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Heritage identification and protection

National grants and funding sources

Grants and Services Finder

The Grants and Services Finder is an online database that allows users to find information on Australian grants and services for the cultural sector. The database contains over 1,400 grants and services from over 1,200 organisations. These include organisations from shire councils, state government art bodies, and private providers. Visit the web site all about Grants and service finder. To use this browser to search for all applicable information:

This Australian Government culture portal is probably one of the most useful web pages but will go off line in 2010.

 

Grant guru community

Grant guru community is a web site for searching for grants for community based and not-for-profit organisations.

 

Gifts in kind international

Gifts in kind international may have some items that would be useful to your organisation, such as a free Dell printer, Adobe software and other software.

 

Microsoft Unlimited Potential Software Donations are demand-driven, based on the requests of individual non-profits to meet their organisational needs. Software donations are often an integral part of a community-based technology training program. Microsoft Australia is committed to providing software to non profit and charitable organisations. They want to make sure that in this digital age, technology is not a barrier to equality, but can be a powerful tool for change for our community. They are determined to provide support to as many charities and community groups as possible with their partnership with Donortec, a non-profit organisation that provides technical solutions to other non profits and charities.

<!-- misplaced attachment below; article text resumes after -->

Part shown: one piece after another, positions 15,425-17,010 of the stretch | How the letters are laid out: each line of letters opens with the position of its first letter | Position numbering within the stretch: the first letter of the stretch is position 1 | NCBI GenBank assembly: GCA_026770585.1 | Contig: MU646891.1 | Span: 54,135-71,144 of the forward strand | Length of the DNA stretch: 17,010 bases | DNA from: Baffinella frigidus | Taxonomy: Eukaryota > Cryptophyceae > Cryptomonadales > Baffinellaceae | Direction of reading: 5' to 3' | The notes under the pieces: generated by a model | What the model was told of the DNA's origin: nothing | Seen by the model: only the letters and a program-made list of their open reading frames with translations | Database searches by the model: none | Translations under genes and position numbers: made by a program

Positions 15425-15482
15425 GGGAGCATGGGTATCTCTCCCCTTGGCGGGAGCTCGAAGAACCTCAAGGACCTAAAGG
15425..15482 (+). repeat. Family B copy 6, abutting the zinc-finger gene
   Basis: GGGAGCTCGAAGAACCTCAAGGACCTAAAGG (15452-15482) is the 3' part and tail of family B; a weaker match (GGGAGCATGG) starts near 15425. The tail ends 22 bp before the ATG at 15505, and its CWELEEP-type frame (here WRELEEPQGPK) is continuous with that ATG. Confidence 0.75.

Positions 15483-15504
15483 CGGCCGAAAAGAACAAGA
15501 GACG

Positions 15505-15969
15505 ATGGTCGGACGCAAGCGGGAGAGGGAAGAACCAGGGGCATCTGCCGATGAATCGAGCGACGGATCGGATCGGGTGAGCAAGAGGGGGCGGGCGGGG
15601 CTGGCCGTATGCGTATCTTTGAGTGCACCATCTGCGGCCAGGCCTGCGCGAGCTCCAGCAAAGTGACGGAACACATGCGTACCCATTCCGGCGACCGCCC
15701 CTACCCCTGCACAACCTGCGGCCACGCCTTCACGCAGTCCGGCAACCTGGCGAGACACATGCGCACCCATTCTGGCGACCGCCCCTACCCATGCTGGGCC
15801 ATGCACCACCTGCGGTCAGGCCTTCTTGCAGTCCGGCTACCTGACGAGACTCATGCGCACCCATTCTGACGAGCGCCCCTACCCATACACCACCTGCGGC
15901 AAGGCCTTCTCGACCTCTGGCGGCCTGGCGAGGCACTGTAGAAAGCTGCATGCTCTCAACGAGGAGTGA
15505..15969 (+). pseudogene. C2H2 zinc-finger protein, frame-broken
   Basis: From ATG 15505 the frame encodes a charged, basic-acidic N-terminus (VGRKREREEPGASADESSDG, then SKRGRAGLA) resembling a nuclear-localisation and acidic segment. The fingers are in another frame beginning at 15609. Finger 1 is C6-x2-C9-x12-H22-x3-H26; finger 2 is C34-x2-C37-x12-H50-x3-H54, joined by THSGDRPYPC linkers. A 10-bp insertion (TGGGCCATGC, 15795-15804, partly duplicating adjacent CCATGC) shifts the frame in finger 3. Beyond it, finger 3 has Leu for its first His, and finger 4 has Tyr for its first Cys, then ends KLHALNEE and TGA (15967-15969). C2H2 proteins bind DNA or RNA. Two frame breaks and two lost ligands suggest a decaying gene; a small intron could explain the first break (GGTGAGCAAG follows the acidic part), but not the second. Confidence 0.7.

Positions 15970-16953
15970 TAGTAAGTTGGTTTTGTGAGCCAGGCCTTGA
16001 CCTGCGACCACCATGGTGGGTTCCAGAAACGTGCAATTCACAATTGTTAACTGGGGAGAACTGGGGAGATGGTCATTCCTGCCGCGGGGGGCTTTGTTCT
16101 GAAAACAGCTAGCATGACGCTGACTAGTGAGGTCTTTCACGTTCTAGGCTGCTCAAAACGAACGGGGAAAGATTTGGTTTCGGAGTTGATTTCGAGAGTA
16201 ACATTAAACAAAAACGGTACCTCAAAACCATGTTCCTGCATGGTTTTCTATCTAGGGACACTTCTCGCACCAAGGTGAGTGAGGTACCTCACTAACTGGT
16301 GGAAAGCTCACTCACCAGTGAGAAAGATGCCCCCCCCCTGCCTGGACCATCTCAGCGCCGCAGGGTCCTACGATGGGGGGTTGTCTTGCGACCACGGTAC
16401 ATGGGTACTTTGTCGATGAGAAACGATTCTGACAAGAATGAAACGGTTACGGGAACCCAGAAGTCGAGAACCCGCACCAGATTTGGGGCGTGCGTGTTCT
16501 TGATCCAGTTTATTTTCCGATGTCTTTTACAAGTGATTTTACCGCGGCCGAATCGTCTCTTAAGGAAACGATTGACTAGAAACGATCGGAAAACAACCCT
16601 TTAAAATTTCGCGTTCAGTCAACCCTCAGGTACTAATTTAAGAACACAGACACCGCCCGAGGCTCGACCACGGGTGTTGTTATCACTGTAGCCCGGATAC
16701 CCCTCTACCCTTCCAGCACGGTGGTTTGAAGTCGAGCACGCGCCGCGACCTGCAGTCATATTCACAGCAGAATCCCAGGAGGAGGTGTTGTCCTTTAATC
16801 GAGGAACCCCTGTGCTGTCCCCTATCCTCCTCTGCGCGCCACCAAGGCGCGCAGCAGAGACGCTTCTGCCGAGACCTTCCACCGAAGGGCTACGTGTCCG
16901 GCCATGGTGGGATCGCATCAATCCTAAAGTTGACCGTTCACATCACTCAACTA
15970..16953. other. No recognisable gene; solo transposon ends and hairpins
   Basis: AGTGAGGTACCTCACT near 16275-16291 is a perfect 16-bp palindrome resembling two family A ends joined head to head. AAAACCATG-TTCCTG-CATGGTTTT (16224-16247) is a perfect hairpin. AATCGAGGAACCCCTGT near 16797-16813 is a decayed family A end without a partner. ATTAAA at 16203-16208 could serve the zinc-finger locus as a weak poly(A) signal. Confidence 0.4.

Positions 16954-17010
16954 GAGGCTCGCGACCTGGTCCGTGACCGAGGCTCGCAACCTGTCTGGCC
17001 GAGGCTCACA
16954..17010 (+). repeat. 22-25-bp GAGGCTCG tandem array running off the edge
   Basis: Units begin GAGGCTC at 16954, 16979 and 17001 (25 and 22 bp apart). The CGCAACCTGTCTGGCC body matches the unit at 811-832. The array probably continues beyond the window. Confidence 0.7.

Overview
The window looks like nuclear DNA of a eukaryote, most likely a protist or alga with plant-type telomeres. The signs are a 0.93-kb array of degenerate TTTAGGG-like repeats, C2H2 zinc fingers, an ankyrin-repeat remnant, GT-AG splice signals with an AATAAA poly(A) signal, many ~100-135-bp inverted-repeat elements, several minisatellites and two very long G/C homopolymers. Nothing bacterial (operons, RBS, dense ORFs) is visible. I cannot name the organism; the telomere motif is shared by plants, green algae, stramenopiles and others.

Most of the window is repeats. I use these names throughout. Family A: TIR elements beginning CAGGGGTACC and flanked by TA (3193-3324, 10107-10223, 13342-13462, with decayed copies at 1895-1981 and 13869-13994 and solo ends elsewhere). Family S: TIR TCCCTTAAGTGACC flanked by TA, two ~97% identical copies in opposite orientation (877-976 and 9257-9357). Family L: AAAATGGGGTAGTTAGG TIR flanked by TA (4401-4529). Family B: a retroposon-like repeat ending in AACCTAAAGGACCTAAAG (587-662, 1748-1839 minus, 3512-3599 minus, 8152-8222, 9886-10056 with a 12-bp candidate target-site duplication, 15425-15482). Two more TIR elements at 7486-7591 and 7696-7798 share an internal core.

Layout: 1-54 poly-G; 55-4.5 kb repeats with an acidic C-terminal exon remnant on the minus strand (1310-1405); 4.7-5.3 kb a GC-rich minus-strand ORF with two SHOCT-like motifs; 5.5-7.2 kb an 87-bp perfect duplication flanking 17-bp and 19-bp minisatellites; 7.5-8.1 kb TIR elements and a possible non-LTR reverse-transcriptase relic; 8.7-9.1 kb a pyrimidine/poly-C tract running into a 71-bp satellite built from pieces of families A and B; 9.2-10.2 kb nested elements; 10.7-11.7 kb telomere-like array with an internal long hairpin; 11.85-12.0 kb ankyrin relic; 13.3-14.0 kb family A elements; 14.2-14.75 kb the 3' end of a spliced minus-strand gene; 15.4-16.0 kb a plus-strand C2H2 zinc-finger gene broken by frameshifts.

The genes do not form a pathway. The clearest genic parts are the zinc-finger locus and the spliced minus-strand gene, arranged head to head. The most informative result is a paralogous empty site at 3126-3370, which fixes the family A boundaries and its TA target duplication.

Collections Australia Network

In 2004 the Australian Museums & Galleries On Line became Collections Australia Network or CAN, Australian cultural heritage collections on line. CAN web page has links to various sites relevant to museums and moveable heritage. The Collections Australia Network (CAN) portal is intended to be the public gateway to collecting institutions across Australia including the small to medium regional institutions.

 

Besides providing access to nationwide information on Australia’s cultural heritage, members of the public can also access an individual institution’s own CAN website to explore its specific content, including: